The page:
Making your own TAQ polymerase: Issues?

Eric Anderson e-anderson at ski.mskcc.org
Tue Jun 17 13:10:07 EST 1997


In article <dspencer-ya02408000R1606971850060001 at News.Dal.Ca>,
dspencer at is.dal.ca (David F. Spencer) wrote:

> In article <5nmkge$sb5 at bubba.NMSU.Edu>, dkim at nmsu.edu (D. KIM) wrote:
> 
> > Hello:
> > 
> > I have read methods published in Nucleic Acids Research and in
> > BioTechniques for preparing Taq polymerase produced by recombinant E.
> > coli.  I would like to try this out, and the plasmid is available via
> > ATCC.
> > 
> > I do not know what are the legal issues involved in producing our own Taq
> > for research purposes (as a PCR reagent).  Is this illegal?  Would I have
> > to purchase some kind of license from Hoffman-LaRoche?  Or, could it be
> > done freely as long as it is not sold?
> > 
> > Also, it is known that DNA Pol I-type polymerases, such as Taq, have a
> > strong bias against ddNTPs, making them problematic for cycle sequencing.
> > However, a single amino acid change (switch a Phe for Tyr) will remove
> > this bias.  I would like to know if I would be allowed to modify the gene
> > for Taq polymerase by site-directed mutagenesis (and maybe remove the
> > 5'-3' exonuclease, while I am at it) to make my own thermo-sequenase-like
> > enzyme?  Again, is this a legal problem?
> 
> 
> This is a very interesting query and one which I began researching about
a month
> ago.  First, you might like to go to Promega's web site to get the details of 
> their legal challenge of Hoffmann-La Roche's patent (which they
"inherited" from
> Cetus) for TAQ holopolymerase.
> 
> In the US, apparently an act of Congress about a hundred years ago
exempted all 
> _government_ labs from claims of patent infringement and I believe this is 
> actually a condition of obtaining a patent in the US. So anyone at, say,
> NIH can 
> make TAQ (or anything else) without concern. The exemption for not-for-profit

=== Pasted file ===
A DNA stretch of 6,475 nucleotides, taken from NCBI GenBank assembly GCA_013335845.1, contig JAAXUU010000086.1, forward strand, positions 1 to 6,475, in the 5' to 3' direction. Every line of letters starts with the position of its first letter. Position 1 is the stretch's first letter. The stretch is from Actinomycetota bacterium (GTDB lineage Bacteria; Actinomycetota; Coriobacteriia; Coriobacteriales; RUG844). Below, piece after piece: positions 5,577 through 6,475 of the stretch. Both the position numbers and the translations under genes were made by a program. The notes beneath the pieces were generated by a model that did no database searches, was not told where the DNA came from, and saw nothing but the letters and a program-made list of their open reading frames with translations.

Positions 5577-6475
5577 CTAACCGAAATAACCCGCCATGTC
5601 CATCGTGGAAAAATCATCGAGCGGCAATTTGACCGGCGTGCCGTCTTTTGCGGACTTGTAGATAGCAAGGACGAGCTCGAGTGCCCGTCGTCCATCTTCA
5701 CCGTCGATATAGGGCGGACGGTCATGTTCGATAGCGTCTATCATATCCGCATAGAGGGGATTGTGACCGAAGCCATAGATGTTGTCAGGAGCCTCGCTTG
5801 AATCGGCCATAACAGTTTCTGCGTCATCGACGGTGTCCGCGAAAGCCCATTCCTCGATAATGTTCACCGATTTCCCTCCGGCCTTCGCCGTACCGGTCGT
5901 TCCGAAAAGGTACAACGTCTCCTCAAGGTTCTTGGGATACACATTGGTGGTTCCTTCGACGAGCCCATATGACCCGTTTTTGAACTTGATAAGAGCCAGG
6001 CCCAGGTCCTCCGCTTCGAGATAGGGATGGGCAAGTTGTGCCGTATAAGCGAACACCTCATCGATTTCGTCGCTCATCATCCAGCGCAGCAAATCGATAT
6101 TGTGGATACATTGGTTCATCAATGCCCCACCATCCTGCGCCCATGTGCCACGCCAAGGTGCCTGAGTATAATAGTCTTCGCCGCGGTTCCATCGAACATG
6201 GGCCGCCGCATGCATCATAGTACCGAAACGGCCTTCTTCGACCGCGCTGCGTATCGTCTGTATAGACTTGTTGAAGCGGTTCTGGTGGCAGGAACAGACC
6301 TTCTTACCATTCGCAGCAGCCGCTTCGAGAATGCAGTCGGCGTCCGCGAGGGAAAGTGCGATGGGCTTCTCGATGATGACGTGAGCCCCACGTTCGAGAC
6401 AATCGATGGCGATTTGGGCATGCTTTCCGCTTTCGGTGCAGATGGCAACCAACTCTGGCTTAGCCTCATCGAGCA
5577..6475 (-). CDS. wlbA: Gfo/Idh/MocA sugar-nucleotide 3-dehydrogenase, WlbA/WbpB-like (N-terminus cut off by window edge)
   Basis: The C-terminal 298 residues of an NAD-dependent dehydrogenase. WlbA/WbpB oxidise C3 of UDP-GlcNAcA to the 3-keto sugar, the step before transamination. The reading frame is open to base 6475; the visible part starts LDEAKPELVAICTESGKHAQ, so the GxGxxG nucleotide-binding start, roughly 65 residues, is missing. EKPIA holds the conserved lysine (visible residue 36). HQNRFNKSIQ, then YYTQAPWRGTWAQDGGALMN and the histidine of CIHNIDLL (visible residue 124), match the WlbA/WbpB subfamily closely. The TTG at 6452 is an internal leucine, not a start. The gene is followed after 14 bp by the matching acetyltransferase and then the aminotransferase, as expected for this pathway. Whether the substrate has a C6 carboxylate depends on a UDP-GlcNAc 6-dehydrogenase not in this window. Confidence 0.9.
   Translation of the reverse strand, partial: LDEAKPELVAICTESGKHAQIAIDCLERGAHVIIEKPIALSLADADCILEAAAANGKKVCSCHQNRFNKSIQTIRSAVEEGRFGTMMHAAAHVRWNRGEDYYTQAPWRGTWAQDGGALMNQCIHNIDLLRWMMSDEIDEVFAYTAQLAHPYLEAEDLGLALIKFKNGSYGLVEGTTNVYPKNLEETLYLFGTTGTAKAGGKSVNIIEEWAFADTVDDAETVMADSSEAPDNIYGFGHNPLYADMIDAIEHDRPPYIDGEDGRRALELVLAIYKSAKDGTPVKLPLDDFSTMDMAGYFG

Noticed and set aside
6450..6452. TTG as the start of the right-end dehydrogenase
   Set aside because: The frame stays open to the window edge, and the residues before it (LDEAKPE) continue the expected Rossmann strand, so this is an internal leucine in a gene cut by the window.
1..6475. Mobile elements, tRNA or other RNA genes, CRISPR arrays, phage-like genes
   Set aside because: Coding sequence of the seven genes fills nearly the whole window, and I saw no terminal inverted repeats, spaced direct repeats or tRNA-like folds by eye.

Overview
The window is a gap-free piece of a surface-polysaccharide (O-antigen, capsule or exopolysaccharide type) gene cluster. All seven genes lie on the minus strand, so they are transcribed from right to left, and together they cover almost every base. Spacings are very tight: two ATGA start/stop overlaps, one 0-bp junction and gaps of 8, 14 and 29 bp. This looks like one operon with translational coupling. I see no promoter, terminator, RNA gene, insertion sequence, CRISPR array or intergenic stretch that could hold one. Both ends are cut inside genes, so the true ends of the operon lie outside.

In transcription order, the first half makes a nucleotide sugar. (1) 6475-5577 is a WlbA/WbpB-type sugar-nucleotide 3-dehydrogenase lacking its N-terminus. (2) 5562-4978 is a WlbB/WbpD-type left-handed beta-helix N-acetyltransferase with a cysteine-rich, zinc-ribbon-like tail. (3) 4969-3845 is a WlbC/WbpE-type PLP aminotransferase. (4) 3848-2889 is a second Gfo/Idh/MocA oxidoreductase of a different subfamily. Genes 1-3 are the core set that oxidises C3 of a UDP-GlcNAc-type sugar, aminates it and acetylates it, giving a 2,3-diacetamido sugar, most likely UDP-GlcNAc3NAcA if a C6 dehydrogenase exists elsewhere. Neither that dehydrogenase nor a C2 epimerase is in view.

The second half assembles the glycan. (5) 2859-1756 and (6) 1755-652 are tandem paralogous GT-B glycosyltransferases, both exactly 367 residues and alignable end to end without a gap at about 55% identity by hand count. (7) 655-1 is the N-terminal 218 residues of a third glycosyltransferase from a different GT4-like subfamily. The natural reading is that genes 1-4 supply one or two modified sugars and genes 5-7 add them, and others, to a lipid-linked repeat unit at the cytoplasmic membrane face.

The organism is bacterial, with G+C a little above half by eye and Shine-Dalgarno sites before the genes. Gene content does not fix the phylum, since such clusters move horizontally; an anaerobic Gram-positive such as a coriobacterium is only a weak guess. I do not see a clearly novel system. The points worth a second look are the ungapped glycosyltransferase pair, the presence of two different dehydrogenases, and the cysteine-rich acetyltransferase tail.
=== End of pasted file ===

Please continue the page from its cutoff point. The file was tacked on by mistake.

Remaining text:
> labs (universities, hospitals) is not as solid although it had been generally 
> honoured until Hoffmann-La Roche, in their ongoing battle with Promega,
decided 
> to publically name hundreds of university/hospital-based scientists whom they 
> claim used unlicensed TAQ. Their justification is that any lab that
> competes for 
> research grants is in the _business_ of doing scientific research and
thus not 
> exempt by traditional interpretations; nice touch, what? This suggests
that if 
> your lab is in your garage or basement and you pay for your research out of
> your 
> own pocket then you can make TAQ for your own use and H-LaR wouldn't take
> you to 
> court.  I did hear of a challenge H-LaR mounted against a lab at NC
State that 
> was making its own TAQ [this may have been in Science or Nature], but I've
> never 
> heard the final outcome of that.

it is my understanding (and i was wrong once before in my life so it
_could_ happen again!) that H-LaR decided that suing every molbio lab in
the world was a pretty poor PR strategy so they decided to go after the
manufacturers instead of the users and dropped suits against individual
labs.

eric

-- 
Eric C. Anderson
Sloan-Kettering Institute for Cancer Research 
Dept. of Cell Biology and Genetics
Lab: (212) 639-2977
Fax: (212) 717-3298
e-anderson at ski.mskcc.org



More information about the Methods mailing list